Everyone in America must know Aron Ralston’s story by now. After amputating his own right arm to free himself from a half-ton boulder in 2003, his saga of survival was celebrated by the national media, and documented in Between a Rock and a Hard Place, a book by Ralston that has taken its place in the canon of outdoor disaster literature alongside Touching the Void and Into Thin Air. And the 2010 movie 127 Hours, starring James Franco as Ralston, was recently nominated for six academy awards--including best picture.
But while it seemed as if the rest of America was celebrating Ralston’s steely grit and undying will, I remained skeptical. Why celebrate someone who, as Ralston freely admits, put himself at such risk in the first place, heading out alone on a remote trail, and not even telling his friends and family in which state he had parked his car? As a skier, I heard rumors about him taking risks on powder days too, barreling down potentially unstable slopes. And I wondered if he wasn’t just one of those people who liked to keep rolling the dice, finally dumb-lucking and de-arming his way into a book deal and movie residuals.
After hearing Ralston’s keynote speech at the National Ski Areas Association’s annual convention in Carlsbad, Calif., on May 6, 2011, however, I don’t feel that way anymore. A kind of traveling roadshow and revival in which Ralston recounts the reality of the six days he spent trapped beneath that boulder--praying, drinking his own urine, and videotaping a goodbye to his parents and sister--the personal nature of the experience carries an impact that no book or movie ever will. Because as we all may know the story, meeting the person behind it makes it resonate even more.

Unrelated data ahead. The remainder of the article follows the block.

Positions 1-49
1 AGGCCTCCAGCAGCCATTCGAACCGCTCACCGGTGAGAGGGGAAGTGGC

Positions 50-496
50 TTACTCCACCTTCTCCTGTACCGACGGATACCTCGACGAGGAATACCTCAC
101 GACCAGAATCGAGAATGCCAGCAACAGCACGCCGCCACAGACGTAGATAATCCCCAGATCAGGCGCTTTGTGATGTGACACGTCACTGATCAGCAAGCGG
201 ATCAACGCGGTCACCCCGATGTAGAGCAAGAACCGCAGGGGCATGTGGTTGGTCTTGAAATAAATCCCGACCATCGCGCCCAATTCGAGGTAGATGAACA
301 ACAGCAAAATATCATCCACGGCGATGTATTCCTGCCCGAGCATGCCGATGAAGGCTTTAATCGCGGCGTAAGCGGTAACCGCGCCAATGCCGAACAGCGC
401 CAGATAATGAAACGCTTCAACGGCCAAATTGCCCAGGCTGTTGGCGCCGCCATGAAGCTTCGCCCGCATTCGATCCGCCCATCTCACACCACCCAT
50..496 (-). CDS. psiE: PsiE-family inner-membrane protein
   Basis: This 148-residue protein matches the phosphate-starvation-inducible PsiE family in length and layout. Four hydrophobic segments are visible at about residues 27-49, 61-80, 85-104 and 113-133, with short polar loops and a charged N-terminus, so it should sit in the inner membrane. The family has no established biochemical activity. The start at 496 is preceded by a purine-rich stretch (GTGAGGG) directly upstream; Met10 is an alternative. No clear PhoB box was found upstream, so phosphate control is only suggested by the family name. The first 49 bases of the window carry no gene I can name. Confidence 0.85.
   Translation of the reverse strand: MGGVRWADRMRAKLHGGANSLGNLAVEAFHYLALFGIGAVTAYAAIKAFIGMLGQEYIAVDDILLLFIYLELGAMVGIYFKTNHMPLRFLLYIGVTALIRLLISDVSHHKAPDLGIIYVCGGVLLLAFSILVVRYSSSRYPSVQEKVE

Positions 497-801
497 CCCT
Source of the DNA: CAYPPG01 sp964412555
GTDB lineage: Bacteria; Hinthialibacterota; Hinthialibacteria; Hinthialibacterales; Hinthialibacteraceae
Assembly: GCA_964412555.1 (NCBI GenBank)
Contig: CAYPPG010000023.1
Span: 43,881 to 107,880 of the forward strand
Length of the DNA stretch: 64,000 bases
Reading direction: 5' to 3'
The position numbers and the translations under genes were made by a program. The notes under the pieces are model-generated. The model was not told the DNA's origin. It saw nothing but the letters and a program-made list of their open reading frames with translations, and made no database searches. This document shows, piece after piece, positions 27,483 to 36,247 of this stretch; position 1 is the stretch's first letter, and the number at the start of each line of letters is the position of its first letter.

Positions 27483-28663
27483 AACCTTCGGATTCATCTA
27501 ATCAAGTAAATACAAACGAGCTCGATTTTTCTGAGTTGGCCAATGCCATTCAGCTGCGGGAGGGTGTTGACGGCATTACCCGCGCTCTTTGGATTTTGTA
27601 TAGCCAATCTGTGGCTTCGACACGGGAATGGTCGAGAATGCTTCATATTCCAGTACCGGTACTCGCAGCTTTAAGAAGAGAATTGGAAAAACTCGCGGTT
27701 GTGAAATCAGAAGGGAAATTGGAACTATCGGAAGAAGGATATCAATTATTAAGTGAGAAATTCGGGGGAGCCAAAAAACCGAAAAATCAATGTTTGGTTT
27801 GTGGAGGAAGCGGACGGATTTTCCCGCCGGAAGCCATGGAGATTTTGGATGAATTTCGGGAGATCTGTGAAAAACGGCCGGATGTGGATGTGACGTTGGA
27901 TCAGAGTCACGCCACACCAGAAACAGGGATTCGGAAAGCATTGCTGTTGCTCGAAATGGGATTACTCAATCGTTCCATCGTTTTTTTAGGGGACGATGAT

Most impressive, is that Ralston doesn’t seem interested in making himself out as a hero in any way at all. While many if not most of us would have laid down for good under that rock, he fought for his life and won. But like the title of his book suggests, in his presentation he talks about someone who just pushed himself into a situation where his options shrank to two: cut off your arm or die all alone in the middle of nowhere. Second is his sense of humor, which is gallows to the core. Like a subconscious mocking narrator, he said his first thought was, “Why did I have to buy the stick shift?” when he realized he had crushed his arm. Third is his sense of hope and optimism after all that he has endured. “I stepped out of my grave, and into my life,” he said of that moment when he finally freed himself, adding that “gaining the will to love” is his continued reward.
It’s a reward that he seems only too happy to share. I can only imagine that the passion with which he tells his story is as therapeutic as it uplifting and insightful. As Ralston seems to be working the mountain circuit of late (with a speaking rate which has reportedly increased markedly following the release of the movie), you might want to keep an eye out for him hitting your mountain town in the future. As a doubter who is now a fan, this definitely a story worth hearing told.
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